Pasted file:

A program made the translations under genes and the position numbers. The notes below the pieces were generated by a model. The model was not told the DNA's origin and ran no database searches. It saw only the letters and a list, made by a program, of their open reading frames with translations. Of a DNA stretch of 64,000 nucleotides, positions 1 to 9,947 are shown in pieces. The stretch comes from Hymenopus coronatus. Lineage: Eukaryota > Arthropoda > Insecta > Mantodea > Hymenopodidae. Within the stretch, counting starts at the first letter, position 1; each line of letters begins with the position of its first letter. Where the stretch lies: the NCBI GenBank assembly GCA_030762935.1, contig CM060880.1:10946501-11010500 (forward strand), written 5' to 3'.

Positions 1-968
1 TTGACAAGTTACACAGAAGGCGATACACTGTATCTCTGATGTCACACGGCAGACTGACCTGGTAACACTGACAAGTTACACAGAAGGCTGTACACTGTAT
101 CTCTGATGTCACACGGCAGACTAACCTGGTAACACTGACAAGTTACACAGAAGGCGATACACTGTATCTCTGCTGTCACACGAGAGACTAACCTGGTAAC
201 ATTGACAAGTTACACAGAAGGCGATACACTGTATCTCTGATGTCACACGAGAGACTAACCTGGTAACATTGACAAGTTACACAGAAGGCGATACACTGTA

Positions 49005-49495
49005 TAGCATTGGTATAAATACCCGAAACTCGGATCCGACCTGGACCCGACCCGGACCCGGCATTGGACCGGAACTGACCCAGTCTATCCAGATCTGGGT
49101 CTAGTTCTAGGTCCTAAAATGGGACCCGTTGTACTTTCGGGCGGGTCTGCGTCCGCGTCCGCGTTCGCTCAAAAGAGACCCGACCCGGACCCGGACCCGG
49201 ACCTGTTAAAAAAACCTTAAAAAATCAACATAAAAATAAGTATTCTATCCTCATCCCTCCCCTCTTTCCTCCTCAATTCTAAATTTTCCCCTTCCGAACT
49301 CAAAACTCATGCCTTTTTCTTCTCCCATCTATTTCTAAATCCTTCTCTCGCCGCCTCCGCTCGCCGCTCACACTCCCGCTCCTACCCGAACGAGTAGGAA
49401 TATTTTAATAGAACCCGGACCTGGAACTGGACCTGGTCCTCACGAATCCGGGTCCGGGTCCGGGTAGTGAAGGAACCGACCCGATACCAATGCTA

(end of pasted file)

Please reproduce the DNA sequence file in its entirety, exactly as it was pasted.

A program made the translations under genes and the position numbers. The notes below the pieces were generated by a model. The model was not told the DNA's origin and ran no database searches. It saw only the letters and a list, made by a program, of their open reading frames with translations. Of a DNA stretch of 64,000 nucleotides, positions 1 to 9,947 are shown in pieces. The stretch comes from Hymenopus coronatus. Lineage: Eukaryota > Arthropoda > Insecta > Mantodea > Hymenopodidae. Within the stretch, counting starts at the first letter, position 1; each line of letters begins with the position of its first letter. Where the stretch lies: the NCBI GenBank assembly GCA_030762935.1, contig CM060880.1:10946501-11010500 (forward strand), written 5' to 3'.

Positions 1-968
1 TTGACAAGTTACACAGAAGGCGATACACTGTATCTCTGATGTCACACGGCAGACTGACCTGGTAACACTGACAAGTTACACAGAAGGCTGTACACTGTAT
101 CTCTGATGTCACACGGCAGACTAACCTGGTAACACTGACAAGTTACACAGAAGGCGATACACTGTATCTCTGCTGTCACACGAGAGACTAACCTGGTAAC
201 ATTGACAAGTTACACAGAAGGCGATACACTGTATCTCTGATGTCACACGAGAGACTAACCTGGTAACATTGACAAGTTACACAGAAGGCGATACACTGTA

Positions 49005-49495
49005 TAGCATTGGTATAAATACCCGAAACTCGGATCCGACCTGGACCCGACCCGGACCCGGCATTGGACCGGAACTGACCCAGTCTATCCAGATCTGGGT
49101 CTAGTTCTAGGTCCTAAAATGGGACCCGTTGTACTTTCGGGCGGGTCTGCGTCCGCGTCCGCGTTCGCTCAAAAGAGACCCGACCCGGACCCGGACCCGG
49201 ACCTGTTAAAAAAACCTTAAAAAATCAACATAAAAATAAGTATTCTATCCTCATCCCTCCCCTCTTTCCTCCTCAATTCTAAATTTTCCCCTTCCGAACT
49301 CAAAACTCATGCCTTTTTCTTCTCCCATCTATTTCTAAATCCTTCTCTCGCCGCCTCCGCTCGCCGCTCACACTCCCGCTCCTACCCGAACGAGTAGGAA
49401 TATTTTAATAGAACCCGGACCTGGAACTGGACCTGGTCCTCACGAATCCGGGTCCGGGTCCGGGTAGTGAAGGAACCGACCCGATACCAATGCTA